https://doi.org/10.1371/journal.pone.0008477.g002

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Table 1. Putative β-secretase substrates identified by quantitative proteomics.

https://doi.org/10.1371/journal.pone.0008477.t001

As one would expect for a protein shed by β-secretase, all peptides that we identified should lie within the ectodomain of the protein, or possibly within an Aβ-like peptide if the remaining membrane-bound fragment undergoes intramembrane proteolysis. As an example of how these peptides map onto a protein, peptides derived from APP are illustrated in Figure 2D. As expected, all peptides lie within the ectodomain and are N-terminal to the known β-secretase cleavage sites. We mapped the majority of peptides identified by mass spectrometry to the full-length sequences of the putative β-secretase substrates, and as expected, all peptides correspond to the ectodomain region (Figure S2). The only exception was a peptide from the protein sidekick-2 that includes the entire transmembrane domain. Previously, twelve proteins have been implicated as β-secretase substrates [22], [26], [27], [28], [29], [30], [31], [32], and we were able to identify five of these (APP, APLP1, APLP2, LRP and DSG2) through our unbiased proteomic methods. The remaining 63 proteins we discovered are thus novel putative BACE1 substrates.

Shedding of GPI-Linked and Type II Membrane Proteins by β-Secretase

To improve our confidence in the list of novel β-secretase substrates shown in Table 1, we sought to validate the BACE1-dependent shedding of several of the most interesting candidates. We used two methods in approaching the validation of these candidates: 1) probe with an antibody against the endogenous protein when available, or 2) clone, epitope tag and stably express the gene encoding the protein of interest. All validation experiments were performed in HEK cells that stably overexpress BACE1 or an empty vector as control.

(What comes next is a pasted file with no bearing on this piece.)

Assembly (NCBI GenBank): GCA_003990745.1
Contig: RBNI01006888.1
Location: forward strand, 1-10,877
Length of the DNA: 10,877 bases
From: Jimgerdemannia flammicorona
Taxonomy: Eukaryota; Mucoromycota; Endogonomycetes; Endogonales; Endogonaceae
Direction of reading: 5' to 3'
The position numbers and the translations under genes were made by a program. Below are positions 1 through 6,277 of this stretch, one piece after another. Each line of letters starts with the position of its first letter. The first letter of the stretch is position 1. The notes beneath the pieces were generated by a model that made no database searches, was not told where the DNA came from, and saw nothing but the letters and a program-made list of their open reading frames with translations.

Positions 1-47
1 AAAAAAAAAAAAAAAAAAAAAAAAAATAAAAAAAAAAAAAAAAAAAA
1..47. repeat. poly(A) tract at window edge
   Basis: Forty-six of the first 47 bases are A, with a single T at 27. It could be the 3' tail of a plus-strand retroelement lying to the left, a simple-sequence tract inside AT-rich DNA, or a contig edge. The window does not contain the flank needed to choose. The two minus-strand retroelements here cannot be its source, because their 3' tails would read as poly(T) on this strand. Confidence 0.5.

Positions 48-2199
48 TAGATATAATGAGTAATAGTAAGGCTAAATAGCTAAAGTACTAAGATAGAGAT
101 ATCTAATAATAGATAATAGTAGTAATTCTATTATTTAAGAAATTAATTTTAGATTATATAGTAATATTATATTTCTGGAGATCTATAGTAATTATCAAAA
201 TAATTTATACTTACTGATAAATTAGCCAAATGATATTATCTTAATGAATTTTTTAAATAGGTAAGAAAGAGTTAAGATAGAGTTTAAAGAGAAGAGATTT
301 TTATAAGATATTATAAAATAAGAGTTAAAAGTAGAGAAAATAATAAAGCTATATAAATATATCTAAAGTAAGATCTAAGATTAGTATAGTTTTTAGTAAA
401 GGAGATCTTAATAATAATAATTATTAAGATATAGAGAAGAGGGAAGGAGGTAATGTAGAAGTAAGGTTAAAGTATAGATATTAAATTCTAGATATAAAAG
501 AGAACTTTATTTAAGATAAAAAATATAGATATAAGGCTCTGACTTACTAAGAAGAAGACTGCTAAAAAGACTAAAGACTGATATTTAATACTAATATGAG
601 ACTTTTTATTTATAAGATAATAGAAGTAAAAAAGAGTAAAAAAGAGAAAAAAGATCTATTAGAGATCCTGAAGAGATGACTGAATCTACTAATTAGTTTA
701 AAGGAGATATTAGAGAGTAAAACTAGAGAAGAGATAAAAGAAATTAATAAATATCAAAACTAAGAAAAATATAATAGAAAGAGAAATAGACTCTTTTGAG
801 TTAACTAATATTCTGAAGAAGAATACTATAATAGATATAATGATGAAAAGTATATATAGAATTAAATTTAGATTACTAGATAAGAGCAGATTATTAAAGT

Of the 68 proteins implicated as β-secretase substrates by proteomic identification, only four were non-type I transmembrane proteins. Three GPI-linked proteins, which undergo post-translational processing at the C-terminus that replaces a hydrophobic sequence with a glycophosphatidylinositol anchor, were identified as putative β-secretase substrates. To validate the β-secretase processing of a GPI-anchored protein, we examined ephrin-A5. Ephrins are cell-surface signaling molecules that bind in trans to Eph receptor tyrosine kinases to mediate intercellular communication. They have been studied largely in the context of neurodevelopment, in which they function to promote migration, attraction, repulsion and adhesion of cells and growth cones [33]. Ephrin-A5, in addition to signaling forward through its Eph cognate ligand, facilitates reverse signaling by forming compartmentalized microdomains [34]. Ephrins have previously been shown to undergo ADAM-dependent cleavage, which is thought to break the adhesive intercellular contact between Eph and ephrins to promote cellular detachment and repulsion [35].

Ephrin-A5 was N-terminally FLAG tagged and stably expressed in HEK cells. Cellular lysates demonstrate robust expression of the full-length protein (Figure 3A, left panel). β-secretase activity decreased the level of the full-length protein, and produced a lower molecular weight band consistent with some shed ectodomain retained within the cell. Conditioned medium from ephrin-A5 expressing cells revealed the presence of a major shed band dependent on β-secretase activity (Figure 3A, right panel), establishing ephrin-A5 as a BACE1 substrate. In addition, a weak band of slightly higher molecular weight was observed and likely corresponds to the α-secretase (metalloprotease) shed ectodomain [35].